If you ask that question of ten different sales people, you’ll get twelve different answers. Try Googling “sales skills” and see what comes up.
What doesn’t come up is any consistency whatsoever. You’ll find everything from “managing the buyer/seller relationship” to “good listening” to “controlling your state of mind.” At just the first four hits, there are twenty-one different skills, with only six of those appearing on two or more sites. With this kind of latitude, I could classify good grooming as a sales skill. The only clarity gained here is that everyone has an opinion about the critical sales skills, and we don’t agree too often.
Now, each and every one of those twenty-one skills are valid and important (although “having more fun” is really a universal skill, not so much sales-specific, and one I try to practice at every opportunity), but aren’t these really more techniques that you practice rather than skills that you learn? The dictionary defines “skill” as “the ability, coming from one’s knowledge, practice, aptitude, etc. to do something well.”
To be really useful, we have to look at sales skills as they apply to the actual act of selling something, not to getting dressed in the morning. That is, how do these skills fit into my sales process?
Looked at this way, there are three fundamental sales skills, and all the others can be organized under these three headings. These skills reflect your ability to understand and use the customer’s buying process to your advantage. Yes, your customer has a methodology, too, and he is using it on you to close his deal to his advantage. (If you’re interested in more information about the buying process, take a look at Neil Rackham’s book Major Account Sales Strategy.)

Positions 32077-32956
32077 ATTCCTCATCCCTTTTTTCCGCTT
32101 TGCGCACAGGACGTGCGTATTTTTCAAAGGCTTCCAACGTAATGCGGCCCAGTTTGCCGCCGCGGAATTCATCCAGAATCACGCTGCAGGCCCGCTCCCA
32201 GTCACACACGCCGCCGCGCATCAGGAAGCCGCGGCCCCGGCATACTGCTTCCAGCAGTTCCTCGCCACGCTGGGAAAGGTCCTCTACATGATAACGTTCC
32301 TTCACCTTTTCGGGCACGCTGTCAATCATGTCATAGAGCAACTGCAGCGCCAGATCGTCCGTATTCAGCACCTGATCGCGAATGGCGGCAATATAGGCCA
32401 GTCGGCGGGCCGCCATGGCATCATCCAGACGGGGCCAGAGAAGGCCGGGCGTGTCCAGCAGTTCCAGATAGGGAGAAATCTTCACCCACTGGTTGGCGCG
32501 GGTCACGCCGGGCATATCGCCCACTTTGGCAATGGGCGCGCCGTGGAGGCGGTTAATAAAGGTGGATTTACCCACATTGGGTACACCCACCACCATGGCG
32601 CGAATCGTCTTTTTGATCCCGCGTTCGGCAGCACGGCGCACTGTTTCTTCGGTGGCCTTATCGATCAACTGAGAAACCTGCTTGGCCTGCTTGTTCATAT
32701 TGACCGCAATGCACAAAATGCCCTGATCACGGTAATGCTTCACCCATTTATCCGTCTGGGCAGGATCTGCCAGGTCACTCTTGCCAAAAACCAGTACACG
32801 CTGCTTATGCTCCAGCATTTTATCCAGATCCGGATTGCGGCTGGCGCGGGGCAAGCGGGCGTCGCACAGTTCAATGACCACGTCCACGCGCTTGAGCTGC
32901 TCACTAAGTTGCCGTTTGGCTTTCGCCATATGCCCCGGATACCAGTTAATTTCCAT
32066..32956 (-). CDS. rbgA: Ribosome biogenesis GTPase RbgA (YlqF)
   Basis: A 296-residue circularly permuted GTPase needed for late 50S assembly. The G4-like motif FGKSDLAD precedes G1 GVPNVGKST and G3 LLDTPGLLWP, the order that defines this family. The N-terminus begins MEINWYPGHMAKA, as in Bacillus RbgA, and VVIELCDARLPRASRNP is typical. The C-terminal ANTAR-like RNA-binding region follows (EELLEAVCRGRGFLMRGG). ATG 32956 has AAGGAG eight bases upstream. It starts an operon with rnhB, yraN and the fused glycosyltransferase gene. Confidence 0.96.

Skill 1 – Probing. Ask questions, challenge answers, really listen to the customer, think about the information acquired, and then turn it into knowledge.
Skill 2 – Proving. With the knowledge gained, select the best solution(s) for your customer and present them in a compelling way.
Skill 3 – Closing. When the time is right, ask for the business in an appropriate way. Use objections to fine tune your offer, and ask again.
These three skills are used with varying emphasis throughout the sales cycle. At the very beginning, you would be predominantly probing to learn everything that you can about the customer, their needs, their organization, budget, schedule, competition, etc. But you are also proving, although not in a specific way because it would be sales suicide to start demoing your solution before you’ve learned about the customer’s needs. At this stage, even your business card is an act of proving.
And so on throughout the sales cycle. As you learn more, you probe less. As you fully present your solution, you start to close. In fact, the sales cycle itself can be broken into stages defined by the application of the appropriate skill.
The first stage is predominantly Probing with a little Proving. As you progress and learn and plan, you Prove much more and still Probe. Finally, there comes a time when you Close, still Proving as you encounter obstacles and Probing a little to be sure your knowledge is accurate and nothing has changed.
So all those little skills, those techniques, can be categorized under these three sales skills. And these three are the only ones you’ll need.
Go ahead – name a sales skill that doesn’t fit.